Food & Drink

Everything You Need to Know About Growing Thyme

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Thyme is such a big part of what summer smells like for me. Ornamental versions thrive and spread among the paving stones on my garden path, and the fragrant aroma is present with every step. Culinary versions, like French and lemon thyme, also dot my herb garden and grace my annual dried herb blend.

From classic Italian seasoning to herbs de Provence to a bouquet garni, thyme contributes a subtle, savory note that complements so many of my slow-simmered soups, stews, and roasted dishes.

It’s also a perennial herb that doesn’t need much extra care in order to enjoy year after year.

Imagine a symphony. There are the loud, in-the-spotlight players, like the trumpet or the violin, and then there are the supporting instruments. In a dish, garden thyme (thymus) is that supporting role, like a clarinet or oboe, that provides the rich backbone, against which the spotlight players shine.

The first thing to consider when purchasing or planting thyme is that there are two main types of thyme: ornamental and culinary. Thyme is a broad category, and most of the varieties are ornamental. The three most common types of culinary thyme are French, lemon, and caraway.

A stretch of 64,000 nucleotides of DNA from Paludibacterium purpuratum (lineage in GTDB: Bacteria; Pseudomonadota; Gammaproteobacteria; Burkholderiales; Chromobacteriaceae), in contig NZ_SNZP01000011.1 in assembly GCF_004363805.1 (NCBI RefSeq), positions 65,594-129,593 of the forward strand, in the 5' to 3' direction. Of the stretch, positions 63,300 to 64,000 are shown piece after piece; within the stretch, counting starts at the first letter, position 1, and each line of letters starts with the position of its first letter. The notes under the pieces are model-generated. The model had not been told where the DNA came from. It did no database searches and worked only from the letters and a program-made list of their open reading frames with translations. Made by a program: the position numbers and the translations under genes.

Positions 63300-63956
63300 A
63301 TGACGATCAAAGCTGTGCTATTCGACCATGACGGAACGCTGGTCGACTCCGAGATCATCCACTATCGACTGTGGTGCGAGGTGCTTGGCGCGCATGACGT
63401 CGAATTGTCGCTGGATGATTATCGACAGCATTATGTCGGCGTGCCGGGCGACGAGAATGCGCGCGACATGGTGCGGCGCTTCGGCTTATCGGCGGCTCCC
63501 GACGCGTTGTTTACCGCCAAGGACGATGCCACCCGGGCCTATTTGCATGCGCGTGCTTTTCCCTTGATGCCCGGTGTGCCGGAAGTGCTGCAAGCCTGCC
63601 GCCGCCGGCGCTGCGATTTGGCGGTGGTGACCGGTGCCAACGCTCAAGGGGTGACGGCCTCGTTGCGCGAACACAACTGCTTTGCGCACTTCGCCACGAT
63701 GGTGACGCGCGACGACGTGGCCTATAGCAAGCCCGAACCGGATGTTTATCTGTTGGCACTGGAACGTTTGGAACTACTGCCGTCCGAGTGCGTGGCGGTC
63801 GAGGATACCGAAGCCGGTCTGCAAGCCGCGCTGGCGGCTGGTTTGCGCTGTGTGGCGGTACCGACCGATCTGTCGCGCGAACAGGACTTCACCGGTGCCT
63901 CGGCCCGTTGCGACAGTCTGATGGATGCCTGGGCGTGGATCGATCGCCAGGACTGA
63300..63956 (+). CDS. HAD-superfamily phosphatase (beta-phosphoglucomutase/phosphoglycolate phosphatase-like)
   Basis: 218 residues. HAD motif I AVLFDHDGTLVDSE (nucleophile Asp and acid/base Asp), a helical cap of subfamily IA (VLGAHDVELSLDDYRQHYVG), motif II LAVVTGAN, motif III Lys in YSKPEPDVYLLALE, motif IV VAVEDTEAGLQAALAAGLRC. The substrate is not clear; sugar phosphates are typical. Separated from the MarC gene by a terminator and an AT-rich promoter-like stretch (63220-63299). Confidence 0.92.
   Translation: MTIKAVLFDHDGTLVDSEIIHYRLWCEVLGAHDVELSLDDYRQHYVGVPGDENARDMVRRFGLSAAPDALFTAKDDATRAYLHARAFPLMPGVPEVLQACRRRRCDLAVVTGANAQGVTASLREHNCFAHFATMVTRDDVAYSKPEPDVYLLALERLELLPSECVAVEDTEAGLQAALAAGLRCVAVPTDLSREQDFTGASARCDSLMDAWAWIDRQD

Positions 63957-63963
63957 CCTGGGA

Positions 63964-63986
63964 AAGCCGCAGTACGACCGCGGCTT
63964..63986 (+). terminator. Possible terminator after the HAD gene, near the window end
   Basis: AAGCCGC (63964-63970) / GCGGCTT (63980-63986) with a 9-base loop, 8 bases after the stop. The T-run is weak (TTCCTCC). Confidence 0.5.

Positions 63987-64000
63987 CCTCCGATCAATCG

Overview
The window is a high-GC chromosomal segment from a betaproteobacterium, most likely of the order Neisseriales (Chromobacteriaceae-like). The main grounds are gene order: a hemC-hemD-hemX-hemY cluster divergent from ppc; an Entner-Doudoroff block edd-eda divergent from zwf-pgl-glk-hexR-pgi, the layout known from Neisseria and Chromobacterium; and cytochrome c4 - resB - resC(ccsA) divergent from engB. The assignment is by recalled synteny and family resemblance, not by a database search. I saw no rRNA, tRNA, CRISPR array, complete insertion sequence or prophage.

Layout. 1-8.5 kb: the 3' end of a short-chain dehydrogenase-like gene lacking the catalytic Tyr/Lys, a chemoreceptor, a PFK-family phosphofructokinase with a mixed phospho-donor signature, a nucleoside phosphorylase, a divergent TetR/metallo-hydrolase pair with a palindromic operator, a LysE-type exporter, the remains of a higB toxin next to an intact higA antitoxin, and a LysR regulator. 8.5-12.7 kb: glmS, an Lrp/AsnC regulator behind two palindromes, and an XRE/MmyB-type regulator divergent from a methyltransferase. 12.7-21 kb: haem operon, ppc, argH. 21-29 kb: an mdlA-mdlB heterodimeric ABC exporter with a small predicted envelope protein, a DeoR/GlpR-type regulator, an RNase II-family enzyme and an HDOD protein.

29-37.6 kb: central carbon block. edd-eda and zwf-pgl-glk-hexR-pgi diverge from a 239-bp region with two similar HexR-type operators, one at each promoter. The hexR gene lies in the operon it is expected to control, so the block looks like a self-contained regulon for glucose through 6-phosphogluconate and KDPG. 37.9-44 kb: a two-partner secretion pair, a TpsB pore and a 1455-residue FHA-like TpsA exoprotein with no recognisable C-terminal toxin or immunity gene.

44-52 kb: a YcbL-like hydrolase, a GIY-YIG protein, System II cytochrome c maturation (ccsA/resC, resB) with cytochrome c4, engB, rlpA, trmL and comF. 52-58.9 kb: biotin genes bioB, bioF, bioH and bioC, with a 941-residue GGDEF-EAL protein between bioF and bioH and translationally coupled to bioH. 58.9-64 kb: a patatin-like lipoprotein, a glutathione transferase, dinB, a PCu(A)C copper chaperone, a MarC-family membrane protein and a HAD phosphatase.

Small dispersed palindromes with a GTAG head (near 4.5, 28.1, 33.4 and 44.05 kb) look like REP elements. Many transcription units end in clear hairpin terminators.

Is Thyme a Perennial or Annual?

Culinary thyme is a hardy perennial that is evergreen in most gardening zones. It is drought-tolerant and pollinator-friendly. I have harvested thyme well into December, here in Colorado; although, I experience the best flavor in the summer months. If you grow your thyme in a container, feel free to leave it outside and let it enter a dormant state over winter. New leaves will emerge within the early spring.

Propagate from cuttings: Clip a three-inch cutting from the very tip of a stem, apply rooting hormone on the exposed portion of the stem, and plant it in either sterile sand or vermiculite. Roots will emerge within about six weeks. Transfer to a small pot, let the root ball form, and then transfer to a large pot or directly to your garden.

Propagate by layering: Take a long thyme stem and carefully secure it along the soil with wire or a U-shaped stake, leaving four inches of the tip free. Make sure the pinned portion is directly touching the soil. Roots will start to form along the stem within about a month. Cut away the newly rooted plant from the main plant and transfer elsewhere within the garden or to a large pot.

In order to obtain the best and most potent flavor, harvest thyme just before the plant flowers. Thyme is one of those herbs, like oregano or sage, which tastes great both fresh and dried. I clip a few sprigs as needed, but I tend to perform a mass harvest a couple times in the growing season.

Really, the more you trim your thyme, the more it grows. Cut fresh stems in the morning, leaving behind tough, woody portions. Leave behind at least five inches of growth, so that the plant can still flourish. Regular pruning not only encourages more growth, but also promotes a more rounded shape.

Jayme Henderson


Jayme is an aspiring wine-maker and Certified Sommelier, and when away from the restaurant, she can be found in the garden or the kitchen. She blogs at Holly & Flora, where she writes about cultivating, cocktailing, and creating, from garden to glass.

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